It begins with defining what liberalism means in today’s world and making the term relevant to the lives of the people of this province, just as Laurier did in Quebec so long ago.

During the past campaign, the Progressive Conservatives presented a clear and consistent narrative with a simple message that connected to voters and their day-to-day anxieties. The Liberal message, on the other hand, was not always consistent.

COMMENTARY: Doug Ford won a strong, clear mandate and will be a competent premier, Deb Hutton says

This was partially due to the fast-changing dynamics of the campaign itself and the addition of the Ford factor, followed by a rise in NDP support.

Nevertheless, Liberals weren’t able to clearly define their values in a way that was relatable to most Ontarians.

COMMENTARY: Expect an ‘uncompromising and tenacious’ Horwath as opposition leader, Tom Parkin says 

Between now and the next provincial election in 2022, Ontario Liberals need to define a mission statement that lays out in clear terms what liberalism means in the modern Ontario context.

This cannot be a top-down process. The party is no longer in government and cannot rely on support from senior civil servants and political consultants. Out of necessity, Liberals will need to rely more and more on volunteers to help drive their agenda forward.

This is OK. Liberal Party grassroots have come up with some marquee ideas before. At the federal level, these include Party resolutions pressuring former prime minister Paul Martin’s government not to participate in the U.S. Ballistic Missile Defence Program, pushing for the implementation of equal marriage laws, and calling for the legalization of recreational cannabis use for adults.

WATCH: Ontario Election: Kathleen Wynne resigns as head of Ontario Liberal Party

At the provincial level, the party grassroots helped define key initiatives, including the implementation of a two-year tuition freeze for post-secondary education and the elimination of coal-fired electricity generation.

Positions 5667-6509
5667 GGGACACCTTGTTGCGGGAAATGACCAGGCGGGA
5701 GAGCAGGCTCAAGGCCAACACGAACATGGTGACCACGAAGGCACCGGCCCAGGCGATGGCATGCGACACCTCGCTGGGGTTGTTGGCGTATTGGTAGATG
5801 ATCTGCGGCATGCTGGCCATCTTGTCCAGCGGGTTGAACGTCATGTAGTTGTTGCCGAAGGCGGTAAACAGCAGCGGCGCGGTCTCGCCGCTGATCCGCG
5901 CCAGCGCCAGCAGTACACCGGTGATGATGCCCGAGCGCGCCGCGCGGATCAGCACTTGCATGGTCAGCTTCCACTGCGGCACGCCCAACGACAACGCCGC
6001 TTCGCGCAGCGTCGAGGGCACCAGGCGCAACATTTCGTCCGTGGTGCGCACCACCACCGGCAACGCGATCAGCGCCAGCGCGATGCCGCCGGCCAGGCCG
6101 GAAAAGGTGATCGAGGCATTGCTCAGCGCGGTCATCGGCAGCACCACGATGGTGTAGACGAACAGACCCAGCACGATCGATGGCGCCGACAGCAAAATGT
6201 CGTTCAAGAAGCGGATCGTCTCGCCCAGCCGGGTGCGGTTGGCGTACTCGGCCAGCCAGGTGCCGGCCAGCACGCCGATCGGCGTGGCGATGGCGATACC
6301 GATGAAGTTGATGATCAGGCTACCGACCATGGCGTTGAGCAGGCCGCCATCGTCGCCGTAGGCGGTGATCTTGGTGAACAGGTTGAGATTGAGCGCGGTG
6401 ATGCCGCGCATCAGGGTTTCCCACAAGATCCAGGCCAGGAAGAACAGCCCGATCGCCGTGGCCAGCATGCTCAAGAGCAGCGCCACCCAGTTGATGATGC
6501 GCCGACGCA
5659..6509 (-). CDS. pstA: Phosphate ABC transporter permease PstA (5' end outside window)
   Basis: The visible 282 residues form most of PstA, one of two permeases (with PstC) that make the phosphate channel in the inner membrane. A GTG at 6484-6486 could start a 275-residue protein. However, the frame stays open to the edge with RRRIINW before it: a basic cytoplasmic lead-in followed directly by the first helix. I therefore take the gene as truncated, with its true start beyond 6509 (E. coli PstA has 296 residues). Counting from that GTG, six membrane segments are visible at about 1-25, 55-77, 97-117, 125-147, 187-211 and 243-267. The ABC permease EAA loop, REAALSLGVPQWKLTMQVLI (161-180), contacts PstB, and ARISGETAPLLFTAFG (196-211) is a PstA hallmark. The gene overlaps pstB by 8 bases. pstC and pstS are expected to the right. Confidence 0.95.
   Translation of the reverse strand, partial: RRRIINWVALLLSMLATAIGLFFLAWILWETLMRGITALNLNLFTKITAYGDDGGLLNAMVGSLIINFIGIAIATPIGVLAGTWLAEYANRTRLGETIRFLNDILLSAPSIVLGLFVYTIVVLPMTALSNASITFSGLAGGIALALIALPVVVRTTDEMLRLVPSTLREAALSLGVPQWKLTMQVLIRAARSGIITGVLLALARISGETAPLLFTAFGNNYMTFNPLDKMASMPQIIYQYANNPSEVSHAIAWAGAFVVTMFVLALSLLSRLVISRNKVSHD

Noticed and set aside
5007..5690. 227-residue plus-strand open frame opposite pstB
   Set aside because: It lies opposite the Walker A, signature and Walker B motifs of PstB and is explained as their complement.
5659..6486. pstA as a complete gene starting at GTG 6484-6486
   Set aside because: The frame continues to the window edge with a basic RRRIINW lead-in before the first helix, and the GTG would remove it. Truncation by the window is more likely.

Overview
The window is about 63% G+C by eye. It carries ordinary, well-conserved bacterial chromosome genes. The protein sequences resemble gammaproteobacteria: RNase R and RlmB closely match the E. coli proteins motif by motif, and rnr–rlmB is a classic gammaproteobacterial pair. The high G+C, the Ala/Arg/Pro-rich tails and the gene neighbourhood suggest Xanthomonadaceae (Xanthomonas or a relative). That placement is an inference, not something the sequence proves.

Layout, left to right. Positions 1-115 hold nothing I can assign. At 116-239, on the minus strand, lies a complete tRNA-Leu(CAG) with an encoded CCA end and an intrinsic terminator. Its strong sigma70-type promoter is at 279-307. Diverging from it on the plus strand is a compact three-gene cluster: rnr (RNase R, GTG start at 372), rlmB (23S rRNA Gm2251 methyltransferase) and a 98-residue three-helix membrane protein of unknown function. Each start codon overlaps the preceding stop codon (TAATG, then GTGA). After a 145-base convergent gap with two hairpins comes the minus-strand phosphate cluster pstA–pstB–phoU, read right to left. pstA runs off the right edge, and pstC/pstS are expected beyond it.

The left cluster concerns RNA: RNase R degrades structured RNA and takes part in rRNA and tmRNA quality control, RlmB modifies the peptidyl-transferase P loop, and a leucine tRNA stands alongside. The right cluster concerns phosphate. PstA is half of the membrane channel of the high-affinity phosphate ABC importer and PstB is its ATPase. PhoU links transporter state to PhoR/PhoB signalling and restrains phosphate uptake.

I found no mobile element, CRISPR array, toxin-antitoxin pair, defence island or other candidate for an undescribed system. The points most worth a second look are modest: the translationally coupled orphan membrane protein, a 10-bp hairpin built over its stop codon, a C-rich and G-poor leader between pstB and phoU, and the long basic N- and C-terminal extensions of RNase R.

Liberalism in Ontario has a long and proud history. It was the Ontario Liberal Party that first implemented pay equity and freedom of information legislation in the 1980s. It was the Ontario Liberal Party that created the greenbelt, ensuring generations to come can benefit from green space and healthy, locally produced food.

READ MORE: The Ontario election’s closest races (and landslide wins)

It was the Ontario Liberal Party that led the charge nationally for pension reform, ensuring more seniors can retire in dignity. It was the Ontario Liberal Party that capped class sizes in elementary schools so kids would get the attention they needed.

Ontario Liberals have much to be proud of. It is now time to build on this history by truly empowering the party grassroots to redefine liberalism in this province in a way that imagines a future that Ontarians want to live in. It’s been done before and it’ll be done again — just like Laurier was able to do in Quebec so long ago.

Omar Khan is a vice president of public affairs with Hill+Knowlton Strategies in Toronto. He worked for several Ontario cabinet ministers for over a decade at Queen’s Park and is currently the vice president of engagement for the Ontario Liberal Party.